Just Call a Plumber – It’s Cheaper than Bail, Part 1

rubber duckI was minding my own business Saturday, getting caught up on laundry, grocery shopping, and doing all the miscellaneous mindless bullshit that sucks the life right out of a weekend. There I was, finishing the last of the dishes, and feeling pretty smug at my own productiveness. Yes, the very smugness that precedes, by mere seconds, impending disaster.

So I am putting things away under the sink, all Martha Stewart-ish, when I note a bit of dampness around the various assorted kitchen sundries crammed under said sink. Because I am so enamored of my “a stitch in time saves nine” Martha-ness, I am determined to immediately resolve the issue.

Out comes the giant Sam’s-Club-sized boxes of trash bags in three sizes. Out comes dishwasher soap, glass cleaner, Mr. Clean, stainless steel cleaner, copper cleaner, a cache of useless small sponges (just how useless will soon become evident), and of course, the always on-hand can of RAID. When viewing all of this stuff spread across the countertop and island, it is hard to believe it all fits under the sink. But that is a mystery for another day.

So there it is – a little drip . . . drip . . . drip from the copper pipe. Based upon the small amount of water on the cabinet floor, I conclude this is a recent development. No worries, all is good. I give the shut-off valve a quarter turn, intending to isolate the little problem.

The first clue that the little problem was really a big problem was when the shut-off valve came off in my hand. Not only did the little knob thingy NOT shut anything off, it opened up a flood of HOT water, which spewed at an amazing force right at me. It spewed. And spewed. And spewed.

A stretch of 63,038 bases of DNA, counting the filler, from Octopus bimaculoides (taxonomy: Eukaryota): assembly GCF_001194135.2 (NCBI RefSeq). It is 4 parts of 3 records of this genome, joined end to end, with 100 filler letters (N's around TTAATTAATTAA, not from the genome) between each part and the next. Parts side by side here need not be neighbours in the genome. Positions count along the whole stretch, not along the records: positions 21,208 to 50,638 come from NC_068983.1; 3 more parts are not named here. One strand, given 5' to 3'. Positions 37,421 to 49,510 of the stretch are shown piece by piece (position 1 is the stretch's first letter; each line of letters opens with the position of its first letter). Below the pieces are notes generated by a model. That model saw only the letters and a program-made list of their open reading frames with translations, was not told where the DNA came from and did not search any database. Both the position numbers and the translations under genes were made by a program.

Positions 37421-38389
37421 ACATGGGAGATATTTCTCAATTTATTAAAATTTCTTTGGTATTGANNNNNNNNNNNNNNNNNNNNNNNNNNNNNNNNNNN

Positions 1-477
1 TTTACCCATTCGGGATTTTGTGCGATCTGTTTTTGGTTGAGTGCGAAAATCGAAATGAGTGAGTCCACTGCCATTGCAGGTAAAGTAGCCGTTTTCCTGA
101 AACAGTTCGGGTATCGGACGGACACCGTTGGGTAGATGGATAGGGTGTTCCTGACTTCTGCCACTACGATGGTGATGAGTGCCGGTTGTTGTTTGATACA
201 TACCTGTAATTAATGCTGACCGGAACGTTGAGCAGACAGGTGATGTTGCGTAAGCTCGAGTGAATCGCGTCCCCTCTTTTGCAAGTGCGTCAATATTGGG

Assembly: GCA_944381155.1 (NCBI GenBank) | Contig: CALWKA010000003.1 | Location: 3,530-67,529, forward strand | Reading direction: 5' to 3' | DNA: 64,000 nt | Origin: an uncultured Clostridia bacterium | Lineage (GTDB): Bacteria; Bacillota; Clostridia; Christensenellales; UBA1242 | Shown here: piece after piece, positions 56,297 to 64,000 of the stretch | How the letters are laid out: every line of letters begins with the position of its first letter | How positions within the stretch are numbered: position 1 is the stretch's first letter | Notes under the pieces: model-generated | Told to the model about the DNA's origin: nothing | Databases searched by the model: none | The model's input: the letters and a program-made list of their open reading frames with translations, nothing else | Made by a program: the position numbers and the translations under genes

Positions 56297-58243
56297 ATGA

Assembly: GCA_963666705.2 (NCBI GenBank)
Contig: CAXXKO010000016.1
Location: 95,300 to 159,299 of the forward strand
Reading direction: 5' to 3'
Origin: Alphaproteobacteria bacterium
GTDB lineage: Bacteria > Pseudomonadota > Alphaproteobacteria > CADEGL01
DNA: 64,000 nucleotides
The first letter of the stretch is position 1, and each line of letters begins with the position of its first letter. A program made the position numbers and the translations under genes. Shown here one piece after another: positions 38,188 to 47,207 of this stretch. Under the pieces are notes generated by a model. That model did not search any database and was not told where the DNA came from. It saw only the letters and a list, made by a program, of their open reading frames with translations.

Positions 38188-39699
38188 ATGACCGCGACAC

I yelled to Coe, “Help! Help! I don’t know what to do,” while gallons of water pour from the cabinet onto the tiled floor. It is not lost on me that I am asking for help from a man five weeks out of back surgery, who still takes five minutes to get out of the recliner when I’m not around to get him another pack of cigarettes. And he takes his sweet time to come see what the problem is, because he probably thinks I am screaming about a spider. This possibility is not without some justification.

“What are you doing?” he asks.

Seriously? How does one respond appropriately to such a query as 50 gallons of hot water are flooding the kitchen floor?

Coe finally ambles down to the furnace room to shut off the water. Or the water supply exhausted itself. One of those. I am frantically trying to mop up the water with those four little sponges, which soak up about a tablespoon of water each.

“We need the shop vac,” I shout, while doing the reverse bailing of water.

“Shop vac?” He says this as though he has no idea what a shop vac is.

“Shop vac. To vacuum up all this water.” For emphasis, I sweep my sponge-holding hand dramatically around the little lake in which I am now sitting.

“Oh. Well the suction isn’t working. I haven’t had time to get it fixed. I’ll get a mop.” Coe meandered around the garage, full of enough pack rat crap to choke a horse, and finally returned with some disgusting string mop. During that time I had commandeered every towel – hand, bath, shop, dish – within reach and sopped up most of the water.

“Do not bring that filthy thing into my house,” I said, without using even one eff-word. I should get a fucking medal just for that.

And then the REAL real fun commenced . . .

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